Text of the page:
Now, you may be wondering – Is this game just like multiplayer Minecraft where some random person can just come to your place and level your hours of work in a matter of minutes? Well, this is where Life is Feudal’s iconic karma system comes in.
Dubbed as the “alignment system”, players who break common sense norms, like not stealing other people’s harvest, destroying people’s homes, or even killing another player unprovoked, will get marked with a negative alignment. The punishment from this system isn’t instant or swift, but if the bad-behaving player dies with negative alignment, he may risk losing all that he has worked hard for. He may potentially lose all of the skill points he had painstakingly grinded for.
Of course, that’s not all, if you’re such a baddie to the point where negative alignment simply turns your name red and marks you as a criminal, other players can actually bounty hunt you at no cost to their own alignment. Players who are simply defending their land or defending themselves from attacks can retaliate at no alignment cost either, so make sure not to trespass on other people’s property or pull the first punch.
Combat in this game still feels quite clunky to me, however. You can have tap “R” to switch from peaceful to combat stance and vice versa. And although you can block, you can’t really fluidly dodge blows or perform any form of fancy footwork (kiting, I meant kiting the enemy). It just feels too one-dimensional, especially when compared with the game’s many other more fleshed out systems.
The possible downside to the game I reckon is the fact that it will cost you some cash just to buy the base game and some more for the subscription. Granted that you won’t actually need a subscription to play if you already own the base game, having a subscription gives you additional benefits, like the Power Hour and the Death Insurance, that you can use to minimize the grind and hence, level up your skills faster.
The game also seems to be pushing you towards getting the subscription. An ad pops up the very instance I log into the game for the very first time… took me a bit to find the correct key to bringing up my mouse to “X” the ad away. Pushing ads in an in-your-face kind of way might not be the best first impression you’ll want to give you a new player.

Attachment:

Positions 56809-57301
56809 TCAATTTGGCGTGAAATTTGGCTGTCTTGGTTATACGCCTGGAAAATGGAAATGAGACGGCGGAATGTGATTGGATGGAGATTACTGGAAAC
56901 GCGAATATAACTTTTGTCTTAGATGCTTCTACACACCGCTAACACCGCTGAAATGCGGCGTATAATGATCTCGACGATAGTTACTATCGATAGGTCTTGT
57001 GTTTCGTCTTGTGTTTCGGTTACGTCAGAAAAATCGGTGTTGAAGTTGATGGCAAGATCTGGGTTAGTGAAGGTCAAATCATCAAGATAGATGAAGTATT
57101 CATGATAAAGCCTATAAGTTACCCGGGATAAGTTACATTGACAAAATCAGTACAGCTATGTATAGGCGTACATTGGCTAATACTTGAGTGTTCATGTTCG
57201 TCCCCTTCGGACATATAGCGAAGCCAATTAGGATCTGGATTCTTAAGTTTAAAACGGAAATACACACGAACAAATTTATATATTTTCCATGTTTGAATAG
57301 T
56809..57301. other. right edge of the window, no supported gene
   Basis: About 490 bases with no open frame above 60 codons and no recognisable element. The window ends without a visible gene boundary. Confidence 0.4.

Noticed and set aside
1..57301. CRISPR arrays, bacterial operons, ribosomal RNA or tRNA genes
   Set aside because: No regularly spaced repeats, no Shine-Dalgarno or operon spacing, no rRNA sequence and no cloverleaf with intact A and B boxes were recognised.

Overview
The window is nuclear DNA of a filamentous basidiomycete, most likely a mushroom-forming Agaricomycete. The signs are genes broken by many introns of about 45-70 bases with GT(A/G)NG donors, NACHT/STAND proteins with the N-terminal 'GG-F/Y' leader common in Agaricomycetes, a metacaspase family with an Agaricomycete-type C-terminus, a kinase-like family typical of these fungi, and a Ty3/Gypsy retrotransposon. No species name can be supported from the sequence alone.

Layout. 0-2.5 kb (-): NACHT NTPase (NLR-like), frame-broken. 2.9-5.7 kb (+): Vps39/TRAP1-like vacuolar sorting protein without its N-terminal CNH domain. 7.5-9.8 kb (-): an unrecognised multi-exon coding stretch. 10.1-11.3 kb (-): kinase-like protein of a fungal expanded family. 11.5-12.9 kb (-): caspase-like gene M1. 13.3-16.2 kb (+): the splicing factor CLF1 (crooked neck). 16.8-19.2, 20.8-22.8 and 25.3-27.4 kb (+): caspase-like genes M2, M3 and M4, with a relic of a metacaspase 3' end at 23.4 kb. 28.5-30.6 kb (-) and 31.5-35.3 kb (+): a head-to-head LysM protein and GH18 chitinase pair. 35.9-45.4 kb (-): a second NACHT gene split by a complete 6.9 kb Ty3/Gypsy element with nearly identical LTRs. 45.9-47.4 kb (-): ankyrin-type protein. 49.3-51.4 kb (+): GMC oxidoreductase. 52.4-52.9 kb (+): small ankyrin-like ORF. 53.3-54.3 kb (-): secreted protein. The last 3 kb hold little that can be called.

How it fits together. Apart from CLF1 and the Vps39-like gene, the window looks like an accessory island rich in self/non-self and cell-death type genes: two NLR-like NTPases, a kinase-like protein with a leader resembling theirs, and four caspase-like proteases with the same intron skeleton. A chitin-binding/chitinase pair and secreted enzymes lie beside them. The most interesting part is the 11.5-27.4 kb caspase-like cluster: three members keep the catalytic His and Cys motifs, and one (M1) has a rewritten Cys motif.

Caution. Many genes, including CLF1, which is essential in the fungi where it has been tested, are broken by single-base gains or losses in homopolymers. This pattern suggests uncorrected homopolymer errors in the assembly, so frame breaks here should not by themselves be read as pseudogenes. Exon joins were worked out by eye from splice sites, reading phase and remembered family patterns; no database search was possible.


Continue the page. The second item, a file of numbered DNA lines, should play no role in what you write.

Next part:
The community in Life is Feudal can be really defensive when it comes to criticisms about their favorite game. However, you can meet some really great people while playing the game. After all, with the alignment system in place, it’s best to make friends rather than enemies. The game is also a social experience, especially during the building process, and as such you might want to bring along some friends.
The game does seem to have a predisposition towards darker visuals at least in the newbie region, and as such, many parts of the game just look gloomy and depressing, which is exactly the sort of feeling you’d get if you’re trying to survive in a medieval world. You can even switch between first or third-person view depending on your own preference.
Personally, I’m not a huge fan of the dark and gloomy, and hence, I find the music to be more intriguing. The background music belts out some pretty amazing Celtic-like tunes which frankly feels like that little ray of sunshine breaking through a thick mass of gray clouds.
Although many have drawn a comparison with Wurm Online, those very same players would probably unanimously agree that Life is Feudal simply looks much better and plays out a whole lot better as well. The dynamicity of its world is astounding and the alignment system serves as a great deterrent to bad and toxic players. Life is Feudal may not be the ultimate medieval-themed sandbox MMORPG, but it’s pretty close.